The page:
From Mrs. Cog's Corner
I have come to the conclusion that successfully growing your own food has little to do with IQ points. This is just further confirmation that everything I once rated as a valid measure of my competence only works in life within very select settings. Surviving outside the urban jungle is not one of those places where it matters all that much.
While it may be necessary to have land in order to grow a garden, making something edible grow might as well be rocket science or brain surgery to someone who has never done it before. I get the distinct impression that a boatload of outdoorsie common sense is what's called for. And an important note to anyone living in the 'burbs' who thinks that green lawn outside can easily be converted into a growing machine: LOL.
Last week in between sinking fence posts and writing articles, Cog tilled the old garden (inside the new garden perimeter) for me. This was an area with several small garden beds surrounded by a grassy lawn which we kept cut last summer. Turning the lawn for the first time with the monster Husqvarna rear tine tiller was hard enough work. He came back through and turned it again a few days later.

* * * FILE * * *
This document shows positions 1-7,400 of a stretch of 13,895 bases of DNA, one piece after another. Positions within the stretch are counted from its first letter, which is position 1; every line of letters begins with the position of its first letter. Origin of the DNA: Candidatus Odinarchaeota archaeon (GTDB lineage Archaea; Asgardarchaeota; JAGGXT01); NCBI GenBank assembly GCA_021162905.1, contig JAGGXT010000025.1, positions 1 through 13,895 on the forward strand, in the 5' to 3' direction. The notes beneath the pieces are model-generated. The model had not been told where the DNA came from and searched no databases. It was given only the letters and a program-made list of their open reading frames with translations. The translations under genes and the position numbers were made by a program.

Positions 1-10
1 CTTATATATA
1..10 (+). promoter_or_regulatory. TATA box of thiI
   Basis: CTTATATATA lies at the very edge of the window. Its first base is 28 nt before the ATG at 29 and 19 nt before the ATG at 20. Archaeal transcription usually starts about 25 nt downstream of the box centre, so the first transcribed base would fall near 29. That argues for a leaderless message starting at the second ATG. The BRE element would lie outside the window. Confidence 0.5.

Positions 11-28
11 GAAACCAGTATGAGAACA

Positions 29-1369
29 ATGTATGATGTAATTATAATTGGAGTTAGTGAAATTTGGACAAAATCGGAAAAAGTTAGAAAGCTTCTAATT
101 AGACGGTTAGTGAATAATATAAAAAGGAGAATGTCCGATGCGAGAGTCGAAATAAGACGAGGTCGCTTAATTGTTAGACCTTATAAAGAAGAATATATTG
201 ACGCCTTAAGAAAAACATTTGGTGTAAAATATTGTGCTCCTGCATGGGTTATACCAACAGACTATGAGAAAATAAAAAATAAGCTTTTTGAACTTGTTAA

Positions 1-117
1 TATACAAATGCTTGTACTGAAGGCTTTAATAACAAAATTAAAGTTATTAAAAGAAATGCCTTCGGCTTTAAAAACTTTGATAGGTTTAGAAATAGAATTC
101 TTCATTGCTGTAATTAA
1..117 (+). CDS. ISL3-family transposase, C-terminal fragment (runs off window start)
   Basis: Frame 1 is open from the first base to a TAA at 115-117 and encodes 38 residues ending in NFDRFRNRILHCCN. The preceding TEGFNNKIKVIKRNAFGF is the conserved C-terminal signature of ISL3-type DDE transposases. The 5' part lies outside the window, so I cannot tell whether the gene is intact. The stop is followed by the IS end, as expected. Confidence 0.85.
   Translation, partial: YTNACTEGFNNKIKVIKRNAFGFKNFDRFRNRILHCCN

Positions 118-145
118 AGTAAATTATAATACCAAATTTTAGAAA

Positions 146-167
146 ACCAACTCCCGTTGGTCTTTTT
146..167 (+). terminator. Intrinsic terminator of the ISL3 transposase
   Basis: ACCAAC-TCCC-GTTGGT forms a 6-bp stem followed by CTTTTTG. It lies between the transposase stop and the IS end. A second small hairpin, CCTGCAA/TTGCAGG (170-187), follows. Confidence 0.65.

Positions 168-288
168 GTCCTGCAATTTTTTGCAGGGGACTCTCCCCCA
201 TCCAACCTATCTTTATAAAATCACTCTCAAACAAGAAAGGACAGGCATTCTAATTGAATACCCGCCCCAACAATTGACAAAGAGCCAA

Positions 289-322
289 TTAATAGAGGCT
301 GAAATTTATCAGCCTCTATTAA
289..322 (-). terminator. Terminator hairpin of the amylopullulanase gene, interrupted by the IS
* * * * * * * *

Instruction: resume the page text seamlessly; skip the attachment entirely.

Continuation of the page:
What this left me with was a dry top layer of sandy reddish clay with clumps of our former yard turned under the dirt. Mixed in with those grassy lumps of grass and root was a moist sticky loam with small rocks and big worms. That was a good sign. I tested the soil and the pH was a solid 7 neutral. Not too acidic, not too alkaline. I'll take it.
As I planted over the past few days, each area had to be hand cultivated and raked, removing the largest clumps as I went. The cabbage, broccoli and cauliflower were planted, second only to the radishes and onions. Next came the tomatoes, six different varieties. Then the cucumbers, both pickling and long green varieties. Don't forget the green peppers. Finally, a patch of zucchini went in. I find the garden incredibly peaceful, often working barefoot in the cool soil.
We are forecast to receive two days of sunshine followed by three days of storms. But they are almost never correct up here. Even when our neighbors just down the road receive everything the weathermen predicted, out here on the very edge of the mountain we have our own micro-climate, and it almost always is doing something different. Our growing season is an entire week to ten days behind the lady who owns the local greenhouse, and she is only a half mile away as the crow flies.
A few local friends were up on our property scoping out the frequently visiting group of wild turkeys this morning. Later in the day Cog got a text from them that no turkeys had been spotted, but they did kill a copperhead in our back yard. Yuck!
I Googled getting bit by one and there is incredible pain involved. I'm rethinking the whole "barefoot whenever I can be" policy I have adopted thus far.